In this segment from The Motley Fool's Industry Focus podcast, special guest host Emily Flippen makes the connection that bank stocks tend to do well when the economies they serve also do well. Knowing that, it follows that investors considering or holding bank stocks need some insights about whether the economy will sink or swim to best position their portfolios.
Unfortunately, there is no crystal ball for the global economy. However, as host Gaby Lapera and analyst Jay Jenkins point out, despite the impossibility of predicting short-term economic movements, it is highly likely that the economy will grow and prosper over the long term. To understand why, click play below!
A transcript follows the video.
This podcast was recorded on Jun. 20, 2016.
Emily Flippen: I think one thing we're talking about, and we've gotten the gist of throughout this, is that financials are particularly sensitive to the overall economy, which is why Amanda, an intern here at The Motley Fool is wondering that, if even minor changes in unemployment and consumer confidence can have a great impact on consumers' willingness to borrow or the repayment rates, when economic growth slows, it's likely that the sector will slow as well. As an investor, do you expect that the economy is going to expand in the future?
Jay Jenkins: Yeah, the overall point here is totally true: Banks are very much reliant on the broader economy. If business is booming, generally, banks will be booming too. You think: Who are the customers that banks serve? They're individuals who need jobs to not only take out loans or buy houses with mortgages, but also have savings, deposits, all these other financial services that banks serve. And, on the other side, businesses. Banks are giving loans to businesses to expand their facilities, to buy inventory, to make payroll, to do all these different things. If business is doing really well, then naturally, the bank also would be doing really well. And vice versa is also true.
In conclusion, do I expect the economy to continue to expand in the future? Long term, absolutely. Short term, your guess is as good as mine, and as good as anyone else's. It's impossible to predict what the economy will do in the next month or quarter, likely in the next year. But in 10 years, am I confident the economy will continue growing and doing fine? Absolutely. Twenty years, I'm even more confident. The system has proven itself for hundreds of years, if not thousands of years, for the general financial system that the world uses.
Long term, I'm very confident. Short term, I have no idea. You think, later this week, Great Britain is going to vote to potentially exit the Eurozone. How that plays out is going to have a tremendous impact on not only the markets but the global economy. There's all sorts of worries about Chinese growth slowing down, and potentially a bubble in our economy. How that plays out will have huge implications, and no one knows how that's going to work out. It's impossible to predict.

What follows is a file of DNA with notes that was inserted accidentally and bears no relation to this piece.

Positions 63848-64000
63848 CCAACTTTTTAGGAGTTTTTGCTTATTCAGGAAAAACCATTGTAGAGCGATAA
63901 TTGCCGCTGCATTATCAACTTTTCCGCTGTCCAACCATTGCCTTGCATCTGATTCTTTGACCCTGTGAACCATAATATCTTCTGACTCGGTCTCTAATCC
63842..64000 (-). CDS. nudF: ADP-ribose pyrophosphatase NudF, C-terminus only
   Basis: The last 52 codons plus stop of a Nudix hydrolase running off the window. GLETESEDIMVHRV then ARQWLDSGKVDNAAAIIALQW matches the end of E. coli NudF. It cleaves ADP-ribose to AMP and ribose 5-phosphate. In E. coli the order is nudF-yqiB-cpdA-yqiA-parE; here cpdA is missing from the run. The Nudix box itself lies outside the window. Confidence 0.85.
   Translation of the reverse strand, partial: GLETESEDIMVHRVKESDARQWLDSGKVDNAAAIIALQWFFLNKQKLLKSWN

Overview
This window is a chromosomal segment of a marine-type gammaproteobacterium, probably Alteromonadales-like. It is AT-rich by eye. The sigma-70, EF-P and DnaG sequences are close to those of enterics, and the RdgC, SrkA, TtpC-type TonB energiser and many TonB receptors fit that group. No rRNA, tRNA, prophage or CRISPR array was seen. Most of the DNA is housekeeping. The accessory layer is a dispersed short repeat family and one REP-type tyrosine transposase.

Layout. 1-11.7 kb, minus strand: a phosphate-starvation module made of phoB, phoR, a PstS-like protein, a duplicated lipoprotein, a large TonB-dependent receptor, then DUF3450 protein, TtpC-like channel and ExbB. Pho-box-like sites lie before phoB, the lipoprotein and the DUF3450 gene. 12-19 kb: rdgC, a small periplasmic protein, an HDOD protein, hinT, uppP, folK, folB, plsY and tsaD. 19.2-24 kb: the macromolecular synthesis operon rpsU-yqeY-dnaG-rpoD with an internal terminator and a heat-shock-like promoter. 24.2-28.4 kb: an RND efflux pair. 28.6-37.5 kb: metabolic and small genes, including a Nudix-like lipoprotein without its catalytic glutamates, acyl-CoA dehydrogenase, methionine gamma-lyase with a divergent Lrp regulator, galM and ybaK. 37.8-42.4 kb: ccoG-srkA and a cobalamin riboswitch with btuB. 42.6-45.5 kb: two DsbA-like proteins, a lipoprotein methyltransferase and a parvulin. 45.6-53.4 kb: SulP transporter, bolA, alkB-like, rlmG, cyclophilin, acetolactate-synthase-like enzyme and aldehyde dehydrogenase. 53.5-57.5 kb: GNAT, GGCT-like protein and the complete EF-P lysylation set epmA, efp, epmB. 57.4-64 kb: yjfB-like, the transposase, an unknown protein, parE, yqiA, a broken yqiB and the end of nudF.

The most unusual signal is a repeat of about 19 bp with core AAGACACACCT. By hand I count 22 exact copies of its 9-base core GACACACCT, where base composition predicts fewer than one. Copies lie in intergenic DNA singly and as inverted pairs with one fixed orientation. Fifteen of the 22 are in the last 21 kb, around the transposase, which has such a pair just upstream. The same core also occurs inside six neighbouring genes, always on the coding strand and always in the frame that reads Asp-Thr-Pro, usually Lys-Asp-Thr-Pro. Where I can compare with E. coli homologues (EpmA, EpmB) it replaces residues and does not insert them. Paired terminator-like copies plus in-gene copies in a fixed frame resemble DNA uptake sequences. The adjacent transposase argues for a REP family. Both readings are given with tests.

Gaby Lapera: That's totally true. But to get back to your historical point, this is part of the reason that investing in index funds make so much sense, is because historically, the economy always expands, and companies make more money over time. In theory. So, that's part of the reason it's such a good investment. But I also agree that, while there are a lot of worries about what's going on globally in the financial markets, there's also a lot of opportunity in a lot of countries. People are just starting to hook up to the greater financial market. It's hard to see, because we're in the United States, I think. It's hard to realize that there's other countries that aren't nearly as enveloped or as enmeshed in the global economy as we are. And as those countries join, that provides a lot of opportunity for a lot of people.
Jenkins: I think domestically, as well. You buy a good company in America today, because America is the leading economy in the world, there's a lot of advantage to that company, a lot less risk. If you can find a company that's valued attractively, that's in a business that's likely to stay in business for some time to come, and you can really understand their operations and make a good case for it, that company is probably going to do well over a 10-20 year period. The U.S. economy has proven it, and I have complete faith that it will continue to.
Lapera: Yeah. But you're right, short term, we have no idea. We wish we knew, then we would make a lot of money.